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Brain Ships (PartnerShip & The Ship Who Searched) Hardcover – November 4, 2003
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"Quite entertaining . . . captures the spirit of The Ship Who Sang . . . a single, solid plot. . . ." "Splendidly paced and filled with lively characters . . . [PartnerShip is] excellent entertainment." "A perfect combination of SF, adventure, and romance, this is sure to please a wide variety of readers." "[The Ship Who Searched is] superb . . . Lackey and McCaffrey have created a marvelous love story in an exciting science fictional setting and then topped it all off with an ingeniously spiffy resolution."
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The second novel, (3.5 stars) PARTNERSHIP is about another young brain (born into the 1% High Family class) who is partnered with something like a born-again Vulcan. On her first mission she overhears her High Family brat/thug passengers plotting highly illegal things and inexperienced as she is has to figure out how to deal with it since her brawn tells her it is unethical to tell anyone because they thought she was an AI. As the plotters schemes bear fruit over the years, Nancia has to watch and fume until her autocratic brawn is injured and she lucks out with the temp.
Basically, children with incurable, severe physical birth defects can be "saved" by putting the person in a mechanical "shell," where their brains are connected to the machine. Although the books often refer to these people as "brains," it is not just a bare brain that's in there, it's the whole person. That person can choose a career that suits them, but basically they function as sentient computers guiding things like cities, hospitals and space ships. They are partnered with a highly-trained mobile person to act as their hands and legs, since the shell people have limited mobility.
PartnerShip details the adventures of brainship Nancia from the time she received her first mission. That first mission served to shape the entire novel, and involved escorting five less-than-savory highborn brats to their various assignments in remote systems. Nancia has no brawn for this first mission, and she is very naive in the ways of the world, but is quickly disgusted by her passengers. Eventually, she takes on a brawn for a partner and they fulfill various missions for the Courier Service. Her brawn sees things as black and white, with absolutely no shades of gray or slack, and this serves Nancia well at first. She wants to do what's right and honor her family and she realizes she doesn't have the experience in the world to always know what's right. However, she doesn't realize at first that there are many perspectives on "right," and not all may fit with a hard-line moral code.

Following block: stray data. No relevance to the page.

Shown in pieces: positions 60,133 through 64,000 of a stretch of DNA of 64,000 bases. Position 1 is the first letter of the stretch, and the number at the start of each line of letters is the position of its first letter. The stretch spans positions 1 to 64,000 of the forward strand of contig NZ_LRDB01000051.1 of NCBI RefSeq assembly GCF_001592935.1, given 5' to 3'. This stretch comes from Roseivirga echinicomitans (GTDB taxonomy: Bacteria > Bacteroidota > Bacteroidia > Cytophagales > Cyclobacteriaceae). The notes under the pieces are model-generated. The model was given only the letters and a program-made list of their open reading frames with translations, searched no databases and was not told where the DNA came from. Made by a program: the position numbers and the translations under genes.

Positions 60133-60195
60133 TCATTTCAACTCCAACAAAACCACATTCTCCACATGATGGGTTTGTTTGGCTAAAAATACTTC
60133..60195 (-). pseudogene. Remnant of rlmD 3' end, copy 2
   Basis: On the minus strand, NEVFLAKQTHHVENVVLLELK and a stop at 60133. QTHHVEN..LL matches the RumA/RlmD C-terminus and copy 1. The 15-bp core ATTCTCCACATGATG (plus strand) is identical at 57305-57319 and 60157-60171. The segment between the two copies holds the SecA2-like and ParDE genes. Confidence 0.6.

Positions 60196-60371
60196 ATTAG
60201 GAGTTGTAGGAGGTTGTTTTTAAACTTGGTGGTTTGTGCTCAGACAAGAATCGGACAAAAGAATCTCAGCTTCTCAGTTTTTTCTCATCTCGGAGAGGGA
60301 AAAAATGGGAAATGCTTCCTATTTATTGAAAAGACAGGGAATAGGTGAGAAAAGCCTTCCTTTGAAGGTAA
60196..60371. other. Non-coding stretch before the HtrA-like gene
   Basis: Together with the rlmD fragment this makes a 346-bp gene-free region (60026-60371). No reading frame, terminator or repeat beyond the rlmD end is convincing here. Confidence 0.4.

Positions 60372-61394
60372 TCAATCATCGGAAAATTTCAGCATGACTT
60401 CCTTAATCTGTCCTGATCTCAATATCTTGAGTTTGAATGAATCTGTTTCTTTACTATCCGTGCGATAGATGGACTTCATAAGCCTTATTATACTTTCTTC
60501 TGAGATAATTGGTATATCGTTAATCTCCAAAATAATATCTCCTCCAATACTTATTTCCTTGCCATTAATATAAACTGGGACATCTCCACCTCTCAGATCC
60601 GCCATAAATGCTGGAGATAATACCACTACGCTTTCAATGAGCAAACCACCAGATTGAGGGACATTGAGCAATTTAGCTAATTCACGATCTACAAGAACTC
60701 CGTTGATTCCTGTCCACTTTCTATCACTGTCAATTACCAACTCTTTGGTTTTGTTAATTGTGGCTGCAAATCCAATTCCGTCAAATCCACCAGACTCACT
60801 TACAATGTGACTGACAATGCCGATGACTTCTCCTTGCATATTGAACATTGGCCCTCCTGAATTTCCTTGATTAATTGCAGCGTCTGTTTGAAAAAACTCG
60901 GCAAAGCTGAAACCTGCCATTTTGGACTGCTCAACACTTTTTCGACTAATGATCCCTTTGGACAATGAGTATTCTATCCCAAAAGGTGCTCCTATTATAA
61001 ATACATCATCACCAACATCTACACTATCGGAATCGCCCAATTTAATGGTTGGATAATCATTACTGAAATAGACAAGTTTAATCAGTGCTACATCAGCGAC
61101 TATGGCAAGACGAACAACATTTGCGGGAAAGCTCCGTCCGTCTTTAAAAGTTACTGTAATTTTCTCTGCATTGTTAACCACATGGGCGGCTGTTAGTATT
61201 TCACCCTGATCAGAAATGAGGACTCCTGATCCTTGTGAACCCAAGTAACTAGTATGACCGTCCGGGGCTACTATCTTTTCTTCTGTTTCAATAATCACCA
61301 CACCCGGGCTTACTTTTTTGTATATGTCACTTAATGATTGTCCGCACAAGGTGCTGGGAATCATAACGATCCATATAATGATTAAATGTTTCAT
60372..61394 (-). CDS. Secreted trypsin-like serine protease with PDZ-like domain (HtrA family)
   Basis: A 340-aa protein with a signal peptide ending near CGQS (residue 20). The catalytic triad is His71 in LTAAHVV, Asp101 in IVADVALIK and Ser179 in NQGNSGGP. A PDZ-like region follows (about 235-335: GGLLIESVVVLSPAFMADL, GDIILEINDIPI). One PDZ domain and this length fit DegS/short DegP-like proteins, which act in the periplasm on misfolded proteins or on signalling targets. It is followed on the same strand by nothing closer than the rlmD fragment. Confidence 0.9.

As time goes on, Nancia slowly realizes that her brawn, Caleb, may not be right all the time, and his strict view of the universe is actually very limiting. The actions of her first passengers come back to haunt her, and eventually Caleb manages to get himself incapacitated. Because of the emergency situation, Nancia takes on a temporary brawn while Caleb heals. Her new brawn is nothing like her old one, and has a wealth of experience and humor that Caleb completely lacked.
The major plot of the book is interesting and the authors did a great job portraying the characters, and more importantly, their growth and maturation. Often I find that books where the character is supposed to "grow" are either not interesting or that "growth" is a sudden thing, rather than natural. In this book, it is completely believable that Nancia would start with one set of ideals and perspectives and slowly outgrow them. Nothing felt particularly forced about that, although her new brawn's sudden love of Nancia I found to be a bit out of synch with the rest of the story. Just seemed too sudden and out of the blue and gave me the feeling of a movie that has had some plot line left on the cutting room floor.
The other book in this series, The Ship Who Searched, is one of my favorites in the entire series. The book begins with a very independent and curious child, Hypatia Cade, who contracts a mysterious and life-changing illness on an archeological dig with her parents. (Get ready for some seriously touching and sad scenes). The illness completely paralyzes her, and in an unusual move, she is admitted to the Shellperson program. Her secret goal is to find the home world of the civilization her parents were excavating and hopefully discover the source of the virus that paralyzed her (and prevent any other child from suffering the same).
She's not impressed with any of the brawns she's presented, but finally chooses one she thinks might share some of her archaeological interests and that she could put up with. As they discover over a series of dangerous, routine and interesting missions, the two of them have a lot more in common than archaeology, and the ending is quite touching.
The characters are likeable without feeling forced, the missions are interesting, even the "routine" ones, there is action, adventure, love and friendship, and in general, it's a great read. If you liked The Ship Who Sang, you'll probably like The Ship Who Searched. It's got the same feeling and spirit, and leaves you feeling satisfied.